For the last couple of years, the U.S. health care system has been kneaded and punched and stretched and spun around like a big, fat ball of pizza dough. That was the fun part.
Things really get cooking this year, from the official launch of the health insurance marketplaces to the kick-off of ICD-10 on Oct. 1 — with a whole bunch of other important stuff happening in between. What you and your organization do, how everything you do gets measured, and how you get reimbursed for what you do — or in some cases don’t do — could add up to big success or big disappointment.
In the last several months, we here at Hospitals & Health Networks have discussed the changes that lie ahead with health care leaders from across country, representing every type and size of organization. Given the complexities and unknowns, it’s impressive how eager most of you seem to be to get your arms around this whole thing, understand your options and position your organizations for the new realities.
Here’s something that might help: Our colleagues in the AHA and Health Forum Health Care Data Center are conducting a Survey of New Care Systems & Payment to assess what concepts are out there and which ones are gaining the most traction. It’s another tool to help health care executives, boards and other stakeholders compare their own progress with the field as a whole and make informed decisions about whether to go in — or avoid going in — certain directions.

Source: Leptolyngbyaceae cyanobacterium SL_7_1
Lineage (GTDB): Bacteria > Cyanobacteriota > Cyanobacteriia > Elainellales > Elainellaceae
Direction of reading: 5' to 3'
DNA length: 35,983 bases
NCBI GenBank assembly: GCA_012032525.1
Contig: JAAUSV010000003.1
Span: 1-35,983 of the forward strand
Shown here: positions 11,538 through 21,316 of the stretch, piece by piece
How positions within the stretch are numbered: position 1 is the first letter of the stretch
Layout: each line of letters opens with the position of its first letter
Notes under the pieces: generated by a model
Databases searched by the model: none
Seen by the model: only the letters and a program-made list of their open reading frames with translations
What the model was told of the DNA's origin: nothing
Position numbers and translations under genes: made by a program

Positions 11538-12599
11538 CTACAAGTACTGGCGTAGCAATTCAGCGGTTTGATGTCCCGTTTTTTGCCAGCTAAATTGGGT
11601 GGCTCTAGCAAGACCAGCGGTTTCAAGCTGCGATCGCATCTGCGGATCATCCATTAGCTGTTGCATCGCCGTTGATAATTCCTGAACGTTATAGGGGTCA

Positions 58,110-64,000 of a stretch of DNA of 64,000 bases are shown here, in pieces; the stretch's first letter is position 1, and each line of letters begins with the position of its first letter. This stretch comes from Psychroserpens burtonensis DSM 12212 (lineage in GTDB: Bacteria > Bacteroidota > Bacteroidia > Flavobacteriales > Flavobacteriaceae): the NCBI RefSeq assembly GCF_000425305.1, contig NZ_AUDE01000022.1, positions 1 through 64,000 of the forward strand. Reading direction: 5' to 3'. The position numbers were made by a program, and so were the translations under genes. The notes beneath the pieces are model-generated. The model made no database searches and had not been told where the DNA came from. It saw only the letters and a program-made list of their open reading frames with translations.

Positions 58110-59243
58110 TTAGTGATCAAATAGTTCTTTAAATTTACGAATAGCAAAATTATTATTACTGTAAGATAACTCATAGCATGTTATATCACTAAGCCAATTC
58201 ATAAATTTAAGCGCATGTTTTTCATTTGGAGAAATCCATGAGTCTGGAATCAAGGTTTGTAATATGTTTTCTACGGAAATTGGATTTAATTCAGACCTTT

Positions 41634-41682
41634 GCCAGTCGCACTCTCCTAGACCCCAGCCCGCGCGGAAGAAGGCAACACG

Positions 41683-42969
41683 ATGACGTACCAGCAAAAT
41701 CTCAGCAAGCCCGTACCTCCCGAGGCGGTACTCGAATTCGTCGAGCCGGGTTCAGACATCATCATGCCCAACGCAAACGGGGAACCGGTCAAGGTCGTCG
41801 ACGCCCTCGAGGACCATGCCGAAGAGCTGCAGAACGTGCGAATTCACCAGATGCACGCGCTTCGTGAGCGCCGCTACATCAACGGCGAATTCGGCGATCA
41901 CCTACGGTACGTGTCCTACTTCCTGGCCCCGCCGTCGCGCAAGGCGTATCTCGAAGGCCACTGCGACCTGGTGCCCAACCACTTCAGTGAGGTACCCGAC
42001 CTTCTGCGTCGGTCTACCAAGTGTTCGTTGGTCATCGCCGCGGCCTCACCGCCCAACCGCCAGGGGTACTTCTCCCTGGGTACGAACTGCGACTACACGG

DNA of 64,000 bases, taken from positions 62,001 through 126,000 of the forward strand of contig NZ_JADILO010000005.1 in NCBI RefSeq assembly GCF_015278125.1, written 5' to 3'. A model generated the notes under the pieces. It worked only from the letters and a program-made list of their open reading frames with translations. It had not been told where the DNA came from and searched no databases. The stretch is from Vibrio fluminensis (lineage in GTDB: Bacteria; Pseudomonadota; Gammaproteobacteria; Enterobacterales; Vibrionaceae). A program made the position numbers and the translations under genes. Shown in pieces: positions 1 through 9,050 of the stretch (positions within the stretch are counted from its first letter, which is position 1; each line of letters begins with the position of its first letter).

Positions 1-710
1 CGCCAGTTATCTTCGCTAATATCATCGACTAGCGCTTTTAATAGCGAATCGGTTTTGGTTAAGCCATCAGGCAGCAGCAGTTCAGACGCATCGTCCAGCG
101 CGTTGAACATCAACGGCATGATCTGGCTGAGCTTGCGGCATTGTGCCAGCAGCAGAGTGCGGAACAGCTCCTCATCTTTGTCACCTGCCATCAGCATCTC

Like health care’s evolution itself, the survey is ongoing and will provide a continually up-to-date picture of how prepared or unprepared hospitals and others are for the move from fee-for-service to pay-for-performance reimbursements and for such things as accountable care organizations, care coordination, medical homes and bundled payment. Perhaps best of all, the survey will identify new concepts and new iterations of current concepts as they emerge.
We’ve got some fascinating early results of the survey in our foldout section in the January issue of H&HN. To access the gatefold, click here.
If you haven’t participated in the survey yet, I encourage you to do so. The more who do, the better the data, and the more useful the results will be for everyone.
To take part in the survey or learn more about these initial results, contact Peter Kralovec, executive director of the Data Center.